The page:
Developmental Psychologists – these psychologists focus on the individual’s progress and development throughout life. However, those who focus on children and adolescents are more prominent, as the diagnosis for development and learning disorders often occur during these years of a person’s life.

Forensic Psychologists – those who use psychological principles in conjunction with the legal and criminal justice system. They work with lawyers and judges and often appear in court as expert witnesses.

Industrial-Organizational Psychologists – those who use the theories of psychology and apply it in the workplace and to groups of people. They mostly work in the corporate world to help with the screening of job applicants, help to evaluate and assess potential promotions, handle employee relations, as well as workplace productivity. These psychologists are the ones who make up a company’s Human Resource department.

School Psychologists – those who work in education-related issues. They often work in schools where they get to evaluate students’ behavior and academic performance, create recommendations for college applications, give out tests, as well as to counsel students as well as teachers.

Social Psychologists – those who study human interaction in the social setting and use research to improve better social interactions.

Psychologist Job Outlook

There is a projected growth forecast of 14% for psychologists from the years 2016- 2026. The specialtie areas having the most growth in employment is the clinical, counseling, and school psychology fields where growing demand is seen to be more than the average across all occupations.

An 14% growth in clinical, counseling, and social psychologist jobs is also projected, as well as the growing demand for school psychologists.

Psychologist Salary by State

Flag
State
Employment per 1000 Jobs
Hourly mean wage
Annual mean wage
Alabama Flag
Alabama
0.353
$41.08
$85,440
Alaska Flag
Alaska
0.642
$32.71
$68,030
Arizona Flag
Arizona
0.782
$29.67
$61,710
Arkansas Flag
Arkansas
0.5
$32.35
$67,280
California Flag
California
1.238
$38.97
$81,050
Colorado flag
Colorado
0.986
$34.92
$72,640
Connecticut Flag
Connecticut
1.051
$41.40
$86,120
Delaware flag
Delaware
0.654
$38.95
$81,020
Florida Flag
Florida
0.399
$35.60
$74,040
Georgia Flag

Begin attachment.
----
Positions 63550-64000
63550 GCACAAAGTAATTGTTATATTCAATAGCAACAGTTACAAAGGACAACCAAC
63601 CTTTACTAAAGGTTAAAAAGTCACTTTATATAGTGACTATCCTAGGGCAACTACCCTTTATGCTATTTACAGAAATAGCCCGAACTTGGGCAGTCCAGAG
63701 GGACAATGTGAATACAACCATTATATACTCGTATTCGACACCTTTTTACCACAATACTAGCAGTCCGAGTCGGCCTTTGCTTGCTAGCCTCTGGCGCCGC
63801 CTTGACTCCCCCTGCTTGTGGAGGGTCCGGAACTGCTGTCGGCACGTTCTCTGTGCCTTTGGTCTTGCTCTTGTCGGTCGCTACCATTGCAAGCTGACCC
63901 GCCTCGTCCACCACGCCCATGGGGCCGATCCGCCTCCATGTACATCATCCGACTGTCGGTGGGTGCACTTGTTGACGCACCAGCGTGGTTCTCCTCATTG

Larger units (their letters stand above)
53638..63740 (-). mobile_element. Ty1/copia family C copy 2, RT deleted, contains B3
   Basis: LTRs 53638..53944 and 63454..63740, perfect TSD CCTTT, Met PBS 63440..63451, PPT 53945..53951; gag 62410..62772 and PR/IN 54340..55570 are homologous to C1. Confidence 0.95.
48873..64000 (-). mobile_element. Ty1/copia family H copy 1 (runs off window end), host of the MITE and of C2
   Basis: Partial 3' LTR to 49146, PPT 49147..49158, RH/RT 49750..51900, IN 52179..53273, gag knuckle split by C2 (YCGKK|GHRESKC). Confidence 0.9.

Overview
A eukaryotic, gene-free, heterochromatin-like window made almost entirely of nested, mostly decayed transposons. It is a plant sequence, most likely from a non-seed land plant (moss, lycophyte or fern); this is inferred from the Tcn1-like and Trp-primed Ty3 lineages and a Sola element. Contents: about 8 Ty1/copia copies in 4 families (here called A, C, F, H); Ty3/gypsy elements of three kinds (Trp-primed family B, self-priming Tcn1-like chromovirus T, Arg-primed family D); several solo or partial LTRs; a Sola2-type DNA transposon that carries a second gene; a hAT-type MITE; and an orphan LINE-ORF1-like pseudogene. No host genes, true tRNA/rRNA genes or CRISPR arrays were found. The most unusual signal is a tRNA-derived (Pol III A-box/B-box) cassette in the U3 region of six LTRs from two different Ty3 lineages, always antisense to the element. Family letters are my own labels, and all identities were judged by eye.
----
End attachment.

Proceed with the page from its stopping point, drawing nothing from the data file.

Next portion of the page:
Georgia
0.564
$34.84
$72,470
Hawaii Flag
Hawaii
1.256
$42.12
$87,620
Idaho Flag
Idaho
0.981
$34.53
$71,820
Illinois Flag
Illinois
0.731
$31.69
$65,910
Indiana Flag
Indiana
0.46
$33.65
$69,990
Iowa Flag
Iowa
0.471
$37.88
$78,780
Kansas Flag
Kansas
0.835
$30.20
$62,820
Kentucky Flag
Kentucky
0.544
$29.65
$61,660
Louisiana Flag
Louisiana
0.154
$39.20
$81,540
Maine Flag
Maine
0.383
$38.42
$79,920
Maryland Flag
Maryland
0.662
$35.50
$73,840
Massachusetts Flag
Massachusetts
1.469
$37.60
$78,220
Michigan Flag
Michigan
0.666
$34.86
$72,510
Minnesota Flag
Minnesota
1.017
$35.23
$73,280
Mississippi Flag
Mississippi
0.342
$26.36
$54,820
Missouri Flag
Missouri
0.474
$32.83
$68,280
Montana Flag
Montana
0.85
$28.48
$59,230
Nebraska Flag
Nebraska
0.486
$30.54
$63,530
Nevada Flag
Nevada
0.383
$32.10
$66,770
New Hampshire Flag
New Hampshire
0.55
$33.25
$69,150
New Jersey Flag
New Jersey
0.952
$41.19
$85,670
New Mexico Flag
New Mexico
1.11
$30.39
$63,210
New York Flag
New York
1.203
$40.93
$85,130
North Carolina Flag
North Carolina
0.631
$31.26
$65,020
North Dakota Flag
North Dakota
0.418
$31.52
$65,560
Ohio Flag
Ohio
0.611
$35.08
$72,970
Oklahoma Flag
Oklahoma
0.708
$25.52
$53,090
Oregon Flag
Oregon
0.75
$34.57
$71,910
Pennsylvania Flag
Pennsylvania
0.955
$32.81
$68,250
Rhode Island Flag
Rhode Island
1.251
$45.47
$94,590
South Carolina Flag
South Carolina
0.511
$26.04
$54,160
South Dakota Flag
South Dakota
0.638
$35.50
$73,830
Tennessee Flag
Tennessee
0.548
$35.59
$74,020
Texas Flag
Texas
0.501
$29.61
$61,580
Utah Flag
Utah
1.044
$29.68
$61,720
Vermont Flag
Vermont
1.346
$29.33
$61,010
Virginia Flag
Virginia
0.682
$34.77
$72,310
Washington Flag
Washington
0.606
$33.69
$70,080
West Virginia Flag
West Virginia
0.897
$23.91
$49,720
Wisconsin Flag
Wisconsin
0.838
$34.82
$72,430
Wyomin Flag
Wyoming
0.899
$34.03
$70,790

Top paying metropolitan areas

Area
Employment per 1000 jobs
Hourly mean wage
Annual mean wage
Waterloo / Cedar Falls, – IA
0.60
$56.00
$116,470
Hanford Corcoran, – CA
2.63
$52.84
$109,900
San Luis Obispo / Paso Robles, – CA
1.89
$50.86
$105,780
Vallejo / Fairfield, CA
1.78
$49.50
$102,960
Salinas, – CA
1.42
$48.37
$100,610

Top paying nonmetropolitan areas

Area
Employment per 1000 jobs
Hourly mean wage
Annual mean wage
North Coast – Region of California – nonmetropolitan area
1.02
$46.08
$95,840
Southwest Maine – nonmetropolitan area
0.32
$43.43
$90,320
Northwest Massachusetts – nonmetropolitan area
1.73
$42.88
$89,180
Upper Peninsula of Michigan – nonmetropolitan area
0.66
$42.34
$88,070
East Idaho – nonmetropolitan area
0.81
$39.89
$82,970

Psychologist Career Video

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Noel Griffith